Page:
replied
    Wow. Nice looking boot!

    Leave a comment:


  • mebejoseph
    replied
    Wow! Great job. And they show a lot of great character, even after the clean-up.

    I've been too busy at work and such the last couple of months, so I my shoe-shine time has been limited to maintenance, rather than putting on great shines. And that's why I haven't posted any photos on here for a while.

    Leave a comment:


  • armedferret
    replied
    Resurrecting the thread with a resurrection of my AE Sturgis, of sorts. A year's worth of muddy range days, some very good fortune in the form of a highly successful hunting season, and some rather not-so-great fortune in the form of cleaning up the mess left behind by a tree that fell and trashed my deck, killed my beloved grill, broke a kitchen window, killed some siding, and borked my roof. Twas a royal mess. Pine too, so sap worse than Clark W. Griswold got when he unleashed the Griswold family Christmas tree.

    Anywho. Should be pretty obvious which is the before and which is the after. :P


    Sturgis Before by Armed Ferret, on Flickr


    Sturgis After by Armed Ferret, on Flickr

    Leave a comment:


  • ianr
    replied
    Originally posted by mebejoseph View Post
    [MENTION=14805]ianr[/MENTION] Very nice, thanks for sharing.

    One thing I've read/learned is that for that mirror gloss, you just want it on the toes/caps--if you put it other places where the shoe bends with your foot and such, it looks discolored when it starts to crack. So, I think you've got the right approach.
    I also do the heels. I would only caution that the heels need a bit to dry as the back of trousers can brush this area... After a dry cleaning bill, I only use "clear" wax polish on the heels.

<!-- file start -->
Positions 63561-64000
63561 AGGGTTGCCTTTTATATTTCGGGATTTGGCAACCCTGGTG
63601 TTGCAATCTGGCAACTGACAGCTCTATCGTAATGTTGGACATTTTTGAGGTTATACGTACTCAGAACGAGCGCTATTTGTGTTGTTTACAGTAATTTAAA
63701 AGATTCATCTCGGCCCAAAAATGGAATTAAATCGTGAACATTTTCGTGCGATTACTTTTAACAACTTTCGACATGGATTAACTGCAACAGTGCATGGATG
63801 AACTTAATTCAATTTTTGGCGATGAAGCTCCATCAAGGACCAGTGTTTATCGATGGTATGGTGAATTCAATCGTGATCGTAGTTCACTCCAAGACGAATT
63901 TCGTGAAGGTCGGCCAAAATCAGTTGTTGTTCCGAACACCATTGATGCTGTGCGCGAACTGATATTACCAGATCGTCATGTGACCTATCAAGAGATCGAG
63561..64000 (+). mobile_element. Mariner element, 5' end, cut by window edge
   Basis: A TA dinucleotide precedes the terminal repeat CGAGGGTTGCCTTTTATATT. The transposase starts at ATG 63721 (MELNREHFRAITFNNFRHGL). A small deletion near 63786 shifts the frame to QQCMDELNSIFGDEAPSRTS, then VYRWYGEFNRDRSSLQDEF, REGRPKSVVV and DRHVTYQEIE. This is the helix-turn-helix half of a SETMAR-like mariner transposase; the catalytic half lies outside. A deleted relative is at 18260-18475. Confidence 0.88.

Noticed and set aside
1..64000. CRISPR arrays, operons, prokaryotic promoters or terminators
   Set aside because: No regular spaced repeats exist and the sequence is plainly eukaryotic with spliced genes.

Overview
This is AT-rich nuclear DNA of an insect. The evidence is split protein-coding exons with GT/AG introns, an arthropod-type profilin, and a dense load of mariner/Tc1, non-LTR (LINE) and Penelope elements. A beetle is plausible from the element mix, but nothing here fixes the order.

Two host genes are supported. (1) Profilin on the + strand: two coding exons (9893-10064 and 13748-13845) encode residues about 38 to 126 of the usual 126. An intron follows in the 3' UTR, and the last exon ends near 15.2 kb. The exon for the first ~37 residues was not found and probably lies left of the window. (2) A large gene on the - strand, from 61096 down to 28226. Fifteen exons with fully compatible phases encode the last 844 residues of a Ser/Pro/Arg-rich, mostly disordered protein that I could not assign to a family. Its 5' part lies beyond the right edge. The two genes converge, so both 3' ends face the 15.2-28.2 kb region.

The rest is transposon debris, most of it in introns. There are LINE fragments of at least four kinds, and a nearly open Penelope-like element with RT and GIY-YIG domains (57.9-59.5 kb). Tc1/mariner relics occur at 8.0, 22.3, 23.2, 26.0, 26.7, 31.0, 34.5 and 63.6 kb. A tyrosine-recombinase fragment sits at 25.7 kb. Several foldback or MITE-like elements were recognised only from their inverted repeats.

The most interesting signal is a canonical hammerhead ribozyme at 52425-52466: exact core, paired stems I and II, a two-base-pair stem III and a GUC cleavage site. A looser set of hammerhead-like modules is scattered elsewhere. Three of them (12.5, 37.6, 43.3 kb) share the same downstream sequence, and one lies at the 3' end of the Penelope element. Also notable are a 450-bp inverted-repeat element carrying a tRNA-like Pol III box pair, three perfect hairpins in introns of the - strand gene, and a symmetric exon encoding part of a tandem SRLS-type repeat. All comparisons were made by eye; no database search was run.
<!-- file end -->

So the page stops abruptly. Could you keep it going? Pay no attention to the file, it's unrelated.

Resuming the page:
Sent from my SM-N950U using Tapatalk

    Leave a comment:


  • mebejoseph
    replied
    [MENTION=14805]ianr[/MENTION] Very nice, thanks for sharing.

    One thing I've read/learned is that for that mirror gloss, you just want it on the toes/caps--if you put it other places where the shoe bends with your foot and such, it looks discolored when it starts to crack. So, I think you've got the right approach.

    Leave a comment:


  • ianr
    replied
    Kudos to everyone showing a job well done, especially the obvious hard work on some of these.

    I don't spend 5 hours doing this. I would like a perfect shine, but I don't have the patience.

    Here are some pictures of some shoes I had written off because I got tired of the style but then wanted to wear again. From dull with zero shine, what they looked like wet after 45 minutes, and what they looked like dry outside a few hours later. I only did the caps and have yet to work on anything else.

    My technique is a cotton cloth around fingers, spray water mist over cloth, little bit of polish, switch shoes, repeat until I get tired of it. After it is all dried, I use an old pair of nylons to lightly buff out any remaining fog.

    I respect anyone that goes through the additional effort to create the full wax layer.

    Sent from my SM-N950U using Tapatalk

    Leave a comment: